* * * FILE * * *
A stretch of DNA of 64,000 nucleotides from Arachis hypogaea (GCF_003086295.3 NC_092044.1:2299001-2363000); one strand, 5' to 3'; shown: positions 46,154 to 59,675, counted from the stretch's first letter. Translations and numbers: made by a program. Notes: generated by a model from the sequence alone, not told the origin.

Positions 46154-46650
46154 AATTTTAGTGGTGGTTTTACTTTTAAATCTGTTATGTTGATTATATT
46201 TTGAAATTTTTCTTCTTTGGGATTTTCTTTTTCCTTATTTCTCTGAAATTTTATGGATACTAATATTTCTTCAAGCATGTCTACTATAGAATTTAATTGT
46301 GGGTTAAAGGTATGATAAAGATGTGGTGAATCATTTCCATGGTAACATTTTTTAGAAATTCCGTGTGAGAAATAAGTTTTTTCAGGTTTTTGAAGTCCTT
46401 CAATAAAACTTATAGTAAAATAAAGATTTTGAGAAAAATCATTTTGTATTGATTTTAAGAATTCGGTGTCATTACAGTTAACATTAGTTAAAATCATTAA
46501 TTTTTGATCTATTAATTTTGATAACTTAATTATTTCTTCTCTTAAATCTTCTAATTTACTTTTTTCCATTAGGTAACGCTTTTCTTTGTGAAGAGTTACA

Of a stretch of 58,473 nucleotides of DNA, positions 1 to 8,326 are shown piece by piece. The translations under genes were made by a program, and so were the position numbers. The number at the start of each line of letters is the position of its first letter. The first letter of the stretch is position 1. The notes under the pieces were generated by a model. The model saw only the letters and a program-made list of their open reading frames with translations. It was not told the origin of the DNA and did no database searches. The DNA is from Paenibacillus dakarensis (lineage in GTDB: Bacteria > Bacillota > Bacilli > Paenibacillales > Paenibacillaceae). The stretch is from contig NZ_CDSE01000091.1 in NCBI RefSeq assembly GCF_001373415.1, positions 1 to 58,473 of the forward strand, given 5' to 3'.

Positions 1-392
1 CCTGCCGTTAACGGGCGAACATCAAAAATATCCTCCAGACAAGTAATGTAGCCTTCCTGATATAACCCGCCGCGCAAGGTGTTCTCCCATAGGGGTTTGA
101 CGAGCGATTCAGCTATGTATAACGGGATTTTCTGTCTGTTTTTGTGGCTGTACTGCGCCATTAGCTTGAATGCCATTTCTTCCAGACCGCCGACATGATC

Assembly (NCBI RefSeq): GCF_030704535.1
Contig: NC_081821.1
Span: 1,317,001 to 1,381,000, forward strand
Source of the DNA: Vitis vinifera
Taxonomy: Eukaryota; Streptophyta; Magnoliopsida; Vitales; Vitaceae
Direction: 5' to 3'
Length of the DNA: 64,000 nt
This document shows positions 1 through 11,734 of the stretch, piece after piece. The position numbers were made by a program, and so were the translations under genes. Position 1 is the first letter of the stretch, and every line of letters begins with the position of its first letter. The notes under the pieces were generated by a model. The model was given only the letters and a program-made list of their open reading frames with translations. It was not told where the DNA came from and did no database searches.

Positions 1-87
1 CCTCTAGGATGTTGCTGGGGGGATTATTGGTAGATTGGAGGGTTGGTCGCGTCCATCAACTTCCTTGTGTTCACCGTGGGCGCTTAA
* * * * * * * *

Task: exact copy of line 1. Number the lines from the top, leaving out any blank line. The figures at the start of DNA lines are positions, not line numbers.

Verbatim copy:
A stretch of DNA of 64,000 nucleotides from Arachis hypogaea (GCF_003086295.3 NC_092044.1:2299001-2363000); one strand, 5' to 3'; shown: positions 46,154 to 59,675, counted from the stretch's first letter. Translations and numbers: made by a program. Notes: generated by a model from the sequence alone, not told the origin.